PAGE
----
Microtransactions Done Wrong
Using microtransactions to give players the opportunity to unlock cosmetic items, such as new armor or weapon skins is perfectly fine. Even allowing the purchase of a new character all-together is fine on occasion if it doesn’t disrupt the integrity of the game and put other players at a disadvantage simply because they don’t have the money to spend. Battlefront 2 has incorporated a loot crate system that will give players, who are willing to spend the extra dollar, an edge over those who would rather put in the time to earn everything legitimately. Players must use credits earned by playing multiplayer matches and those can be used to unlock new heroes, but with the incorporation of loot boxes, players can speed up the process by collecting scrap and putting it towards their favorite hero. For a detailed breakdown on how this works, check out Gamespot’s video here.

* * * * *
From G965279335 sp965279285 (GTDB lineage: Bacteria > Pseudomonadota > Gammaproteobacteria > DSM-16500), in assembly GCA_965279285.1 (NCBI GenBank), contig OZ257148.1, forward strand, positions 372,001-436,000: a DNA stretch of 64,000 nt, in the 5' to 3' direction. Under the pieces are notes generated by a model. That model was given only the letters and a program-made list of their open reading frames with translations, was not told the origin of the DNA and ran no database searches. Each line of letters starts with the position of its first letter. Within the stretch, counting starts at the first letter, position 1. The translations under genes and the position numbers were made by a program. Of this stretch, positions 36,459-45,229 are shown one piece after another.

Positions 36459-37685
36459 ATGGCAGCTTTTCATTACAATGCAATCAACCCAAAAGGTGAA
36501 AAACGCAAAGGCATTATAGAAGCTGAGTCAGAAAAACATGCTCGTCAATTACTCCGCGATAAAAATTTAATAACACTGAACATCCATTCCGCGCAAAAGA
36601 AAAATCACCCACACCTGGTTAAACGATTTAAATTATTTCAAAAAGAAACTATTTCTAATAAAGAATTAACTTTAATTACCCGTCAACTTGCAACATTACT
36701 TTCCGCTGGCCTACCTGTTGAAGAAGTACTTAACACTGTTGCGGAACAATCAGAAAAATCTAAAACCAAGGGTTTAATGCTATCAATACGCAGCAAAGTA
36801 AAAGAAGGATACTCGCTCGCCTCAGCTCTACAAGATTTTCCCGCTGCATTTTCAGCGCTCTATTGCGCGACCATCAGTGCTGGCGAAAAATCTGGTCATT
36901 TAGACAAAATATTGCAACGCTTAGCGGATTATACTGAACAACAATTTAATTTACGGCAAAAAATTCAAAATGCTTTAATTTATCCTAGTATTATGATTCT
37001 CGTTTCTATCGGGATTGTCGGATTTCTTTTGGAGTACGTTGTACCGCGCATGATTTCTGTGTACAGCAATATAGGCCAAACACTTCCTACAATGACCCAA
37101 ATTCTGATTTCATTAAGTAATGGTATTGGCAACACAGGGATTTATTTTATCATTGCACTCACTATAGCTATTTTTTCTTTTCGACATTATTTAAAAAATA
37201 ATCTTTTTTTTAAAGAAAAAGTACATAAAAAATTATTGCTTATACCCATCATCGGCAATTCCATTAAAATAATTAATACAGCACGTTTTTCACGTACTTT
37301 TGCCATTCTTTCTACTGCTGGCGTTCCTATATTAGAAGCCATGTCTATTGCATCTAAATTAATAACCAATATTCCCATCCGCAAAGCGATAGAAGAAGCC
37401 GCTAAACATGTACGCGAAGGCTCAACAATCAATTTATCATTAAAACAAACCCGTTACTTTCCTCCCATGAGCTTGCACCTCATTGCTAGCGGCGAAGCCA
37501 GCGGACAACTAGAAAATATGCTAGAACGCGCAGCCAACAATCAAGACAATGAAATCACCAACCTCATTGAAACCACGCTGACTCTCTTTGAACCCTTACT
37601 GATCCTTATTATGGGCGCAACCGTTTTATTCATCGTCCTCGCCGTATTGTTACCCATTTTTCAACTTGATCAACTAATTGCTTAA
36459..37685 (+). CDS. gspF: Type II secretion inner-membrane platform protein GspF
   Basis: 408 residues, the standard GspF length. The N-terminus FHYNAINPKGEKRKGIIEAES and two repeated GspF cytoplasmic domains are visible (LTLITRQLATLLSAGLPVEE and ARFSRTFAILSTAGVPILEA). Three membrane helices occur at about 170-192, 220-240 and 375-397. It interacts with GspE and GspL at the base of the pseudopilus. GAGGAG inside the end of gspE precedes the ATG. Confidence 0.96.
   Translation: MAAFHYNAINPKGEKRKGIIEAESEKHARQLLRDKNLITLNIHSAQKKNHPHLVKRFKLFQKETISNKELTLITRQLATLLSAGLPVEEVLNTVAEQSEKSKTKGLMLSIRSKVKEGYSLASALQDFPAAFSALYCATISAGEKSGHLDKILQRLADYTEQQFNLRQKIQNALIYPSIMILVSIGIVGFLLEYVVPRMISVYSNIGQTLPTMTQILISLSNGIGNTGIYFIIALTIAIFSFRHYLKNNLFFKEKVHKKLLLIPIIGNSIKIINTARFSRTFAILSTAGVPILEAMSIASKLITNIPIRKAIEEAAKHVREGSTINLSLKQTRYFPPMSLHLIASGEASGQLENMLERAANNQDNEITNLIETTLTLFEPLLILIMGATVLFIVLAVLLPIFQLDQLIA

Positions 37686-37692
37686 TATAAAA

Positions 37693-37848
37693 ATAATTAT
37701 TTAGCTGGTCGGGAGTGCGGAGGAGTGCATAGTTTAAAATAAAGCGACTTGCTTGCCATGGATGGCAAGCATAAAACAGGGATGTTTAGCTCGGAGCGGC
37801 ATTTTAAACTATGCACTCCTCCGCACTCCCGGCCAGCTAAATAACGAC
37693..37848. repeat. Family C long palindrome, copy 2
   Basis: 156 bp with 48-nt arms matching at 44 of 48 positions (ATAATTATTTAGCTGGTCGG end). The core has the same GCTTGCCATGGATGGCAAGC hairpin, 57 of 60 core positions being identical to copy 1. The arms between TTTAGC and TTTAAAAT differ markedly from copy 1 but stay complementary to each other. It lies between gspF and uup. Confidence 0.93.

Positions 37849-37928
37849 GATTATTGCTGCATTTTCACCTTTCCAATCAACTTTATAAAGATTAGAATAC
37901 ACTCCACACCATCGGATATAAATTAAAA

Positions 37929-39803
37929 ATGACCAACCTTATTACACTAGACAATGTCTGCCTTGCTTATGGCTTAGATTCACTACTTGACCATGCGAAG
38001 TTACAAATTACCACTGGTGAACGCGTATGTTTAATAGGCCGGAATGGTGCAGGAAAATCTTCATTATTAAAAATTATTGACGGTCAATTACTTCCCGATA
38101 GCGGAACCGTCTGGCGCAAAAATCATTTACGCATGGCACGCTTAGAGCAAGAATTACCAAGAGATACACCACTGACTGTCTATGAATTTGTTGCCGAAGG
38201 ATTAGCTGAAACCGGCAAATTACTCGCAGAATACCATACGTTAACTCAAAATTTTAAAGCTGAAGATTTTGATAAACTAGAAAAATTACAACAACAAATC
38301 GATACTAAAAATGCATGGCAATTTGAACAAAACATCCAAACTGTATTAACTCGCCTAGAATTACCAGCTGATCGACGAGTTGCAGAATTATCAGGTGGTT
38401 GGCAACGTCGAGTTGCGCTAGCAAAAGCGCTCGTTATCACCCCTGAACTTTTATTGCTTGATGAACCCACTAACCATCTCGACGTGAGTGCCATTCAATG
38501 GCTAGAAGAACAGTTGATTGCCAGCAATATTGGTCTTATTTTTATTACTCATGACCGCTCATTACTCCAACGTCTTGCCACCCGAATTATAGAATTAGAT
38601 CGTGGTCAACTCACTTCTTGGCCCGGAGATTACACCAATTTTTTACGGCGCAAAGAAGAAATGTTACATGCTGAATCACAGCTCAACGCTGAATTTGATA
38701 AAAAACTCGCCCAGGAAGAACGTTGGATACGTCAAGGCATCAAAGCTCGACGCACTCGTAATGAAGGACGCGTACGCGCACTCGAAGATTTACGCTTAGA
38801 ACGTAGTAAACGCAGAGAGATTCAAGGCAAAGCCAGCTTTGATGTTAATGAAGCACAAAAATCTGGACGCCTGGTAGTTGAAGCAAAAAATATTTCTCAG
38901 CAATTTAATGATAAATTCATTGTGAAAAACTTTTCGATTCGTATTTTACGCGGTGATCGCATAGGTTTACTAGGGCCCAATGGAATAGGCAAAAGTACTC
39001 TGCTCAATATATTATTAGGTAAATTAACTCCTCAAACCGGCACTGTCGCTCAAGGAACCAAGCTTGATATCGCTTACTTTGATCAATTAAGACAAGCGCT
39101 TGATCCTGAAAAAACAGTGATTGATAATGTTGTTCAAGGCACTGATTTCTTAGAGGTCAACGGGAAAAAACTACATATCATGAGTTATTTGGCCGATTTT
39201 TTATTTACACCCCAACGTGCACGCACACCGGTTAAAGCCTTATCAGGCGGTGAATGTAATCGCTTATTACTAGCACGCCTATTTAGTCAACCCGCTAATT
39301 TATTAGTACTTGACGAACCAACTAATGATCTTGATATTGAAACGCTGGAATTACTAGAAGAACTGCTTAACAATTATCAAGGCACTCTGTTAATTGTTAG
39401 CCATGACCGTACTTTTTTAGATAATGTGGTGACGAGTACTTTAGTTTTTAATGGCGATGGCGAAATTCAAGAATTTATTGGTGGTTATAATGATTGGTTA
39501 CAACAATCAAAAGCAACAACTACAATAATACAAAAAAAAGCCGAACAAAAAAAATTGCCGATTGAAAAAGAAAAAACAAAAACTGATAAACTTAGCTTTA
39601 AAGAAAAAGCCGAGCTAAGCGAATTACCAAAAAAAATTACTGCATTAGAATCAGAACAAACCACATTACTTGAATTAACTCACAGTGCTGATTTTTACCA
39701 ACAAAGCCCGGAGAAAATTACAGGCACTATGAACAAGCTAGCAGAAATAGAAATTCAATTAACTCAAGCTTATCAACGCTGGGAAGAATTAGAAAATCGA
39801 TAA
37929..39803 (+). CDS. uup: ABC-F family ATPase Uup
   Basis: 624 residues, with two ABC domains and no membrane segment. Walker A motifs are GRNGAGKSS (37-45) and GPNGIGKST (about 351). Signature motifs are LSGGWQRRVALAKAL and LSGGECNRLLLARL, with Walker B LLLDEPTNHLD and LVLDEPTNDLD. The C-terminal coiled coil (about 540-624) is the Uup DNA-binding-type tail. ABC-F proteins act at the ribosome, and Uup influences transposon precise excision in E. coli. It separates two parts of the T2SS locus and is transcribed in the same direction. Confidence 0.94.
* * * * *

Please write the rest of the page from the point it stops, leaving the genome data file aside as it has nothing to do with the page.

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There are many great games that are able to add in the ability to purchase new items to enhance their multiplayer experience, without changing the overall dynamic of the game itself. A few examples are, GTA Online, Destiny 2 and Overwatch. Now, these are some heavy-hitters in the gaming community. It takes a lot to create a game that is as intricately detailed and put together as these three, so microtransactions are a life-saver for these companies. These companies found a way to allow players to buy their way to certain items without giving the illusion of cheating their way to victory. If you want to show off some flashy new dance in Destiny 2 and you don’t want to wait for your next bright engram, by all means go ahead and buy a loot box, but that new dance won’t protect you from your enemies in PVP when you have a hundred assault rifle bullets coming toward you. That’s really what players ask for, to not be forced into buying boxes to win when we’ve already paid $60+ on a game. Let us know what you guys think about this whole situation in the comments below.